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Difficult indefinite integral (mix of integration by parts and/or substitution)

  1. Jan 8, 2013 #1
    1. The problem statement, all variables and given/known data

    I do not know how to solve the following indefinite integral.
    I personally think it is very difficult and would appreciate it had
    someone can explain it step by step?

    integraal_1.png

    2. Relevant equations

    /

    3. The attempt at a solution

    This integral must been solved by mix of integration by parts and/or substitution
    but I had no luck to get the answer.
    1. The problem statement, all variables and given/known data



    2. Relevant equations



    3. The attempt at a solution
     
  2. jcsd
  3. Jan 8, 2013 #2

    SteamKing

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    Hint: look at the numerator (without the ln(x) term) and look at the denominator.
    Doesn't it look like a u and du perhaps?
    Have you tried any substitutions and/or integrated by parts yet?
     
  4. Jan 8, 2013 #3

    haruspex

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    The substitution w = x+1 might make SteamKing's hint easier to follow.
     
  5. Jan 9, 2013 #4

    SteamKing

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    The substitution w = x+1 is really not helpful here, IMO.
    However, if you take the derivative of the denominator, and then compare it to (x+1), you are getting warm.
     
  6. Jan 9, 2013 #5

    Curious3141

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  7. Jan 9, 2013 #6

    Dick

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  8. Jan 9, 2013 #7

    Curious3141

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    I can't see a cube on the denominator in the image that the OP posted. Maybe it's something to do with the way the image is rendered in my browser (Chrome). :confused: (Yes, I tried zooming, etc.)

    I even tried using Firefox, to no avail.

    What I'm seeing is:

    [tex]\frac{(x+1)\ln(x)}{(x^2 + 2x + 10)}[/tex]

    I don't even see the integral sign, element of integration, etc. (if they're there in the original image).

    With the cube, it becomes easy.
     
  9. Jan 9, 2013 #8

    Dick

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    Yeah. Your image is getting cut-off. I'm using Firefox on Ubuntu and it looks fine all the way to the dx to me.
     
  10. Jan 10, 2013 #9

    HallsofIvy

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    My first thought was to let [itex]u= x^2+ 2x+ 10[/itex], the denominator, since its derivative is [itex]2x+ 2= 2(x+ 1)[/itex], but, of course, the "ln(x)" messes that up.

    Okay so my second thought was to let [itex]u= ln(x)[/itex] so that [itex]du= (1/x)dx[/itex], [itex]xdu= e^u du= dx[/itex]. Since [itex]x= e^u[/itex], the integral becomes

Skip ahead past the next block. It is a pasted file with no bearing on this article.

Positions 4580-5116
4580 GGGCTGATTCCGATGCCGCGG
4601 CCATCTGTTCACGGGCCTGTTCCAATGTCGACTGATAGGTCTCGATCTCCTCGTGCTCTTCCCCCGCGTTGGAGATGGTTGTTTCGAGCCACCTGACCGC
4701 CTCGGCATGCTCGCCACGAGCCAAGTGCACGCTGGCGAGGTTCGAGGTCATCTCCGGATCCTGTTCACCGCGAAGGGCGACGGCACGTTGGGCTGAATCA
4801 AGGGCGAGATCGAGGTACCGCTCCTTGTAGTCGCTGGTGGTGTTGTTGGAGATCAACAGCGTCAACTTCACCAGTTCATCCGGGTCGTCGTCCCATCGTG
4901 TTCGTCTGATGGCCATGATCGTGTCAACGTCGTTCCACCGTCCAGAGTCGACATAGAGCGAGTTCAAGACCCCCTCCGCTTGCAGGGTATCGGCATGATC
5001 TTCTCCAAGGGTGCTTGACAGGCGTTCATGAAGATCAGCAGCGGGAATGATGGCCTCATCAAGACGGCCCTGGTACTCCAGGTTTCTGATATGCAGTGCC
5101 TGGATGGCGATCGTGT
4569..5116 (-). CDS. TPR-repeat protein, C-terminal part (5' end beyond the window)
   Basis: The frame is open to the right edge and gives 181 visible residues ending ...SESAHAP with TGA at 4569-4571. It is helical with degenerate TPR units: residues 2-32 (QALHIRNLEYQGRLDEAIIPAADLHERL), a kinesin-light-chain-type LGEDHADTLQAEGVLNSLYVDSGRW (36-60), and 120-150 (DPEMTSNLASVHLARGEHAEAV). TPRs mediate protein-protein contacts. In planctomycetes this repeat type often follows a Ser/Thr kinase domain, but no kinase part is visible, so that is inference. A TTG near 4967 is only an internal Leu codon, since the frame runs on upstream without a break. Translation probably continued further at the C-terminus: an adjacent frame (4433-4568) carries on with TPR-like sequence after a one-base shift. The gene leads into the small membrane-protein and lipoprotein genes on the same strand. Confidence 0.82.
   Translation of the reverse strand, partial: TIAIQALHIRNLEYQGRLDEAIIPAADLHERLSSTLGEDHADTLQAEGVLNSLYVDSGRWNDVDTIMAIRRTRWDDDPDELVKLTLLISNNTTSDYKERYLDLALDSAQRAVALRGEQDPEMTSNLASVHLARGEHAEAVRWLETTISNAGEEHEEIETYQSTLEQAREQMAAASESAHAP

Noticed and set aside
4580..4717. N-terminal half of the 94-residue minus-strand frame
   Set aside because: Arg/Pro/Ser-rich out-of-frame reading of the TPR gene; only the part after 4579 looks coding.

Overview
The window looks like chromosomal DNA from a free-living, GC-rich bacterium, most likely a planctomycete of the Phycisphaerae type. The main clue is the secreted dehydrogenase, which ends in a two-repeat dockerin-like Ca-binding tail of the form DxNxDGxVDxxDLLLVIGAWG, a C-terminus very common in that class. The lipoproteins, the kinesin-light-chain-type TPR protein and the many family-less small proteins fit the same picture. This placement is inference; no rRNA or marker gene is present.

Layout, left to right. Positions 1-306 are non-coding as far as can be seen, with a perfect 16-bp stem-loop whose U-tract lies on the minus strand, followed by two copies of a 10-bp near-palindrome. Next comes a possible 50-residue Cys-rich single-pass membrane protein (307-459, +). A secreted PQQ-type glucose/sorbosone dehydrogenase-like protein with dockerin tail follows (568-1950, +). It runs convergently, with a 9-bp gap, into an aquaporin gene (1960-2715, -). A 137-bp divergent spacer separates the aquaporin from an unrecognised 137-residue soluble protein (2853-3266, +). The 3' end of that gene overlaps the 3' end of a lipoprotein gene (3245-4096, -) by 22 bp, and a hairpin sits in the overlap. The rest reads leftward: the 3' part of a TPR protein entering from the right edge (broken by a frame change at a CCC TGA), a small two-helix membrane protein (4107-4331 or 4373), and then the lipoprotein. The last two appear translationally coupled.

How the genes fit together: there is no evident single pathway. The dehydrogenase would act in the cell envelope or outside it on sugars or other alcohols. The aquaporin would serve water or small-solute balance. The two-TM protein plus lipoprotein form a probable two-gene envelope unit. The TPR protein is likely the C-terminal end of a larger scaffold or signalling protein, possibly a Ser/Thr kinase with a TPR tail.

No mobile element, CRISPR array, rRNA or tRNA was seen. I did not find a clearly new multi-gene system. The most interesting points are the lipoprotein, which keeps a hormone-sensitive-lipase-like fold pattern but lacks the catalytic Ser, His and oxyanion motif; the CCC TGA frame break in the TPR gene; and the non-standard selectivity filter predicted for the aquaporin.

[tex]\int \frac{e^u+1}{e^{2u}+ 2e^u+ 1}e^udu= \int \frac{e^2u+ e^u}{e^{2u}+ 2e^u+ 1}du[/tex]
    and now try the substitution [itex]v= e^{2u}+ 2e^{u}+ 1[/itex].
     
  11. Jan 10, 2013 #10

    SteamKing

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    The problem in the OP has the denominator cubed, and the constant term in the denominator is 10 and not 1.

    The substitution x = e^u transforms the numerator to u* (Exp(u) + 1), and of course dx= Exp(u) du. Therefore, the numerator becomes:
    (Exp(2u) + Exp(u))*u du.
     
  12. Jan 10, 2013 #11

    SammyS

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    I was waiting to see if OP would return. That's looking doubtful.

    It seems to me that a substitution of w = x+1, followed by integration by parts is the way to go. This substitution does look helpful. (I've tried it both ways.) After this it appears that partial fraction decomposition is in order. WolframAlpha shows a result with 5 terms which is consistent with all of this.
     
  13. Jan 10, 2013 #12
    Didn't the OP say we needed integration by parts?

    [itex]\int \frac{(x+1)ln(x)}{(x^2 + 2x + 10)^3} \ dx= \int ln(x) \frac{(x+1)}{(x^2 + 2x + 10)^3} \ dx[/itex]. Let u = ln(x) (implying du = dx/x) and dv = (x+1)/((x^2 + 2x + 10)^3) dx. Thus, [itex]v = \int \frac{(x+1)}{(x^2 + 2x + 10)^3} dx= \frac{-1}{4(x^2 + 2x + 10)^2}[/itex]

    [itex]\int ln(x) \frac{(x+1)}{(x^2 + 2x + 10)^3} \ dx = \frac{-ln(x)}{4(x^2 + 2x + 10)^2} - \int \frac{-1}{4(x^2 + 2x + 10)^2} \frac{dx}{x} \\
    \frac{-ln(x)}{4(x^2 + 2x + 10)^2} - \int \frac{-1}{4x(x^2 + 2x + 10)^2} \ dx \rightarrow \frac{-ln(x)}{4(x^2 + 2x + 10)^2} - \frac{\frac{30(x-8)}{x^2 +2x + 10}+28 arctan\frac{(x+1)}{3}-54 ln(x)+27 ln(x^2 + 2x + 10)}{21600}[/itex]

    I used the "\rightarrow" to indicate skipping the dreary use of partial fractions. I think you guys can take it from here...
     
  14. Jan 10, 2013 #13

    haruspex

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    It said and/or.
    With the possible exception of the OP poster, I think we already did. :wink:. (I've never been sure whether 'OP' stands for Original Post or Original Poster, but I've always taken it to be the former.)
     
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